Industry standard

TAFE Receives $25 Million Investment in Industry-Standard Job Readiness Equipment

TAFE colleges in WA will benefit from new equipment as part of a new investment in education and training.

New state-of-the-art equipment will be deployed across the TAFE network in the state, with the aim of training and qualifying Western Australians for local jobs to meet industry needs.


Announced Thursday, the $25 million investment will equip five TAFE colleges with the program to support training demand and emerging training needs to help prepare students for employment.

South Metropolitan TAFE’s Carlisle campus became the first to benefit from the investment, with automotive refinishing and industrial coating students set to benefit.

Students will now practice using large, state-of-the-art paint spray booths that meet industry standards and Australian requirements.

The new equipment includes three full-draft spray booths, one semi-downdraft spray booth, a paint mixing room, two gun cleaning stations and four prep bays.


Improvements and additions have also been made to the TAFE extraction systems, including the installation of a new filter wall, new breathing apparatus and hose reels.

The project was funded under the Training Equipment Recycling Program.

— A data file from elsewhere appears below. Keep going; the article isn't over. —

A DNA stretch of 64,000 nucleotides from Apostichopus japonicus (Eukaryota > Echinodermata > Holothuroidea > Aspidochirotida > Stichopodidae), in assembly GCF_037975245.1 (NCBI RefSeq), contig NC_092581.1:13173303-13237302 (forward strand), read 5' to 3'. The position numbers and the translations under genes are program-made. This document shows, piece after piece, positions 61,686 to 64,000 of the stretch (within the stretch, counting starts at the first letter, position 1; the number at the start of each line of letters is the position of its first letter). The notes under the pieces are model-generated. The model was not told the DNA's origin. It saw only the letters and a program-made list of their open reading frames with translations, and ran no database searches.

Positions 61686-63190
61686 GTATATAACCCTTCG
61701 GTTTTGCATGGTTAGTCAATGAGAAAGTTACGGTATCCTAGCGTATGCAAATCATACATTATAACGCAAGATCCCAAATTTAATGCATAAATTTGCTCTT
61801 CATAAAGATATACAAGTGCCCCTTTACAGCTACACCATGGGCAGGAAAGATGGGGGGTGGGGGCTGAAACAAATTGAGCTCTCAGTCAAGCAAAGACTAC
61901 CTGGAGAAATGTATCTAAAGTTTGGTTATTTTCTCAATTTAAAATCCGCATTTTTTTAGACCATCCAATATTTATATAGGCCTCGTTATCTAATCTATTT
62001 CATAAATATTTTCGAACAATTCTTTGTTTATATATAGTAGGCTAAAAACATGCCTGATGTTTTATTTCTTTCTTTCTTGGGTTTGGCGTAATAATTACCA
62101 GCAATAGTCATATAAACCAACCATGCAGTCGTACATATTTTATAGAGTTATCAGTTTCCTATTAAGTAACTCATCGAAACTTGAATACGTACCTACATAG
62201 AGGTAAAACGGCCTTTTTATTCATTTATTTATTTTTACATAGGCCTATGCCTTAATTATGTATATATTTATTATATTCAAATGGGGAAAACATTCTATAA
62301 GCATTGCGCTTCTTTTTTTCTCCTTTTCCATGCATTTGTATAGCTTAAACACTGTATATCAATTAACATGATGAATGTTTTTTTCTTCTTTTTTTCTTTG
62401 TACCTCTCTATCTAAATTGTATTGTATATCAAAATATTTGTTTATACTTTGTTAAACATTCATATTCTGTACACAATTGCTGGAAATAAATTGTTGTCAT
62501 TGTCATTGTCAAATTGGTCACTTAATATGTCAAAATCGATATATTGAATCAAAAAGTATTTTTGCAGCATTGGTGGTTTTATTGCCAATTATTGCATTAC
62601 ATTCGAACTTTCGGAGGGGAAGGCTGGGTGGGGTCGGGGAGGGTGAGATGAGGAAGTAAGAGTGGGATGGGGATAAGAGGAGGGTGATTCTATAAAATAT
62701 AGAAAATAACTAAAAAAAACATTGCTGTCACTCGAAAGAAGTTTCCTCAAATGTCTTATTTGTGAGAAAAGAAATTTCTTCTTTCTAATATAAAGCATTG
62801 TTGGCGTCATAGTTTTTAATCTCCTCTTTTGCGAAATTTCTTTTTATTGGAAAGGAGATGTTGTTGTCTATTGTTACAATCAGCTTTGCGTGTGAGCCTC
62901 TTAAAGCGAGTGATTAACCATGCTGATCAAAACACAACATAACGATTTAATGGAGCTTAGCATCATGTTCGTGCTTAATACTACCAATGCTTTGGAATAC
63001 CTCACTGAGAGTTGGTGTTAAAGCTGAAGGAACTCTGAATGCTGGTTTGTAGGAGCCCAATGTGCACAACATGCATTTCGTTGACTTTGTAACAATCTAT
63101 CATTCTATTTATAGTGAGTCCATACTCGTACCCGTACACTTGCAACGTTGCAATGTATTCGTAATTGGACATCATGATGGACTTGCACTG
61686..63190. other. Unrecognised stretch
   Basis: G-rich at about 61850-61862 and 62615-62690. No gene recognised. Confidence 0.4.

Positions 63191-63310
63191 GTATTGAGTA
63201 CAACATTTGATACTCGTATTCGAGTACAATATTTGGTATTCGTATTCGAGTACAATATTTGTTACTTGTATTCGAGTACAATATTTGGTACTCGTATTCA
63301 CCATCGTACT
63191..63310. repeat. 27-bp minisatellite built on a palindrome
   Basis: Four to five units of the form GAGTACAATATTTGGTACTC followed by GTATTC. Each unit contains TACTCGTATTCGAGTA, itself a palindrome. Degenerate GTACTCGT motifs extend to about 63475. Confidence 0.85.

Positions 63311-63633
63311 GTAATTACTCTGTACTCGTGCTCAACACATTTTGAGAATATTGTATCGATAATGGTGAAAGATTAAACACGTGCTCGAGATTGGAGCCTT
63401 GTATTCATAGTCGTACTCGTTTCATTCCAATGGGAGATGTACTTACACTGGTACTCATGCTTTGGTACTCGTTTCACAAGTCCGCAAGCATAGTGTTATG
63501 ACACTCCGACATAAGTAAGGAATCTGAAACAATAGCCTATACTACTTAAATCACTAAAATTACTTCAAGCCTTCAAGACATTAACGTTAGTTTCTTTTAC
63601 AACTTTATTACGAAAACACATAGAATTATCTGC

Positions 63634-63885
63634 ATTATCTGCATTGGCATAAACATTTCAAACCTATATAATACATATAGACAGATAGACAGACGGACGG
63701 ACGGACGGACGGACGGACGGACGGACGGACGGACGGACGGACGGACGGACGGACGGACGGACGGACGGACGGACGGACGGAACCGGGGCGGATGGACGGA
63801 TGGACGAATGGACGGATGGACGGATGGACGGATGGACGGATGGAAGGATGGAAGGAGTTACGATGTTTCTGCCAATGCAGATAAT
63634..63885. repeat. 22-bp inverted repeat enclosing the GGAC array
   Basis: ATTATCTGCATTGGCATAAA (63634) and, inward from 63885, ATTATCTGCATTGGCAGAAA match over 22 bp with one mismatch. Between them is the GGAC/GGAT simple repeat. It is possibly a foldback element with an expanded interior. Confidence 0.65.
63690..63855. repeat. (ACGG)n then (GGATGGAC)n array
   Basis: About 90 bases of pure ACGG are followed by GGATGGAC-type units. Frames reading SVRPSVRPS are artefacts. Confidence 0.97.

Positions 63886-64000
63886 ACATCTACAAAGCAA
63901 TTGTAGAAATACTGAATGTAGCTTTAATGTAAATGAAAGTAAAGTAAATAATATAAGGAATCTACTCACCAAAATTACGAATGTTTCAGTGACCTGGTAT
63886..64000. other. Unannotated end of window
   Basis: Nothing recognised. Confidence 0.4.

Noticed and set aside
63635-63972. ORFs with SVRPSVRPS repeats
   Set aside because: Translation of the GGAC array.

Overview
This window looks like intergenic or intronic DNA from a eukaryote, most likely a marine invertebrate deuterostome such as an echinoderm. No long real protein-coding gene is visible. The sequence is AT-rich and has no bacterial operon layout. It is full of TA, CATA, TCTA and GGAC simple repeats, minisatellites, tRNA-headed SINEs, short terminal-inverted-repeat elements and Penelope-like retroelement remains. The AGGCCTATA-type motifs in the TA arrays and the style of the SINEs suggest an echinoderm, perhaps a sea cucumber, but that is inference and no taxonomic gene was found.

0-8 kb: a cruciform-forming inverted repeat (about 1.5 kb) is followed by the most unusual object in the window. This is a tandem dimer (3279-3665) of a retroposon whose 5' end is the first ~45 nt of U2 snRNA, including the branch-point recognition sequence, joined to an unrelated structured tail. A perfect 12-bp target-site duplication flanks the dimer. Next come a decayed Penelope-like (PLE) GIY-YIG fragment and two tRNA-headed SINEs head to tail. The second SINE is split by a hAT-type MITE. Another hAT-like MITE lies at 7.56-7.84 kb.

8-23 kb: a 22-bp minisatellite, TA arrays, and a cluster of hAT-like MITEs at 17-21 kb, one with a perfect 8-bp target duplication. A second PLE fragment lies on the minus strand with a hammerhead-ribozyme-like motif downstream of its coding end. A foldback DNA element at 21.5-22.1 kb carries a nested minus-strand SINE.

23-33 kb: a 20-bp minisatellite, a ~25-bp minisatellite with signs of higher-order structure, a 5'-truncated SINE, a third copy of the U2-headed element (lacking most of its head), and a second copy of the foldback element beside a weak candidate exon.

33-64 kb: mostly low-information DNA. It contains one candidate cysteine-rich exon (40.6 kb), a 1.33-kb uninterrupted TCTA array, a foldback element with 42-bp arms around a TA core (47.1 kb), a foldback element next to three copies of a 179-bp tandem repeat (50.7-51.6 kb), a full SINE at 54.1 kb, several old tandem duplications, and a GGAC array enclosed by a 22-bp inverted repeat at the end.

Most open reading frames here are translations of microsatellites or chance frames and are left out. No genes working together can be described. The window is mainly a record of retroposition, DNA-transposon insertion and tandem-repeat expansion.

This follows substantial growth in TAFE enrollment to more than 150,000 thanks to the McGowan government’s initiative for reduced fees and local skills.

Thanks to this initiative, there have been more than 51,300 publicly funded registrations so far this year.


Prime Minister Mark McGowan said there is a demand for skilled labor in WA and the investment will ensure West Australians are job ready.

“One of the great things is that if you can train West Australians, people can take advantage of the great jobs available in our state in all kinds of industries,” Mr McGowan said.

“Western Australians can train on state-of-the-art equipment so that when they enter the workforce, they are properly equipped and ready to work on the equipment found in modern workplaces in Western Australia.”


Education Minister Sue Ellery said government investment in cheaper TAFE courses and industry-standard equipment was helping people find jobs.

“You will remember that under the previous Liberal government, of course, they increased training fees by millions and millions of dollars and in very poor taste beyond the reach of ordinary families. And we’ve really reversed that and we can see record unemployment at a time when training has never been more important than these numbers reflect,” Ms Ellery said.

“So across Western Australia, wherever you are, you can access affordable training on the equipment you’ll see in the workplace when you’re employed.”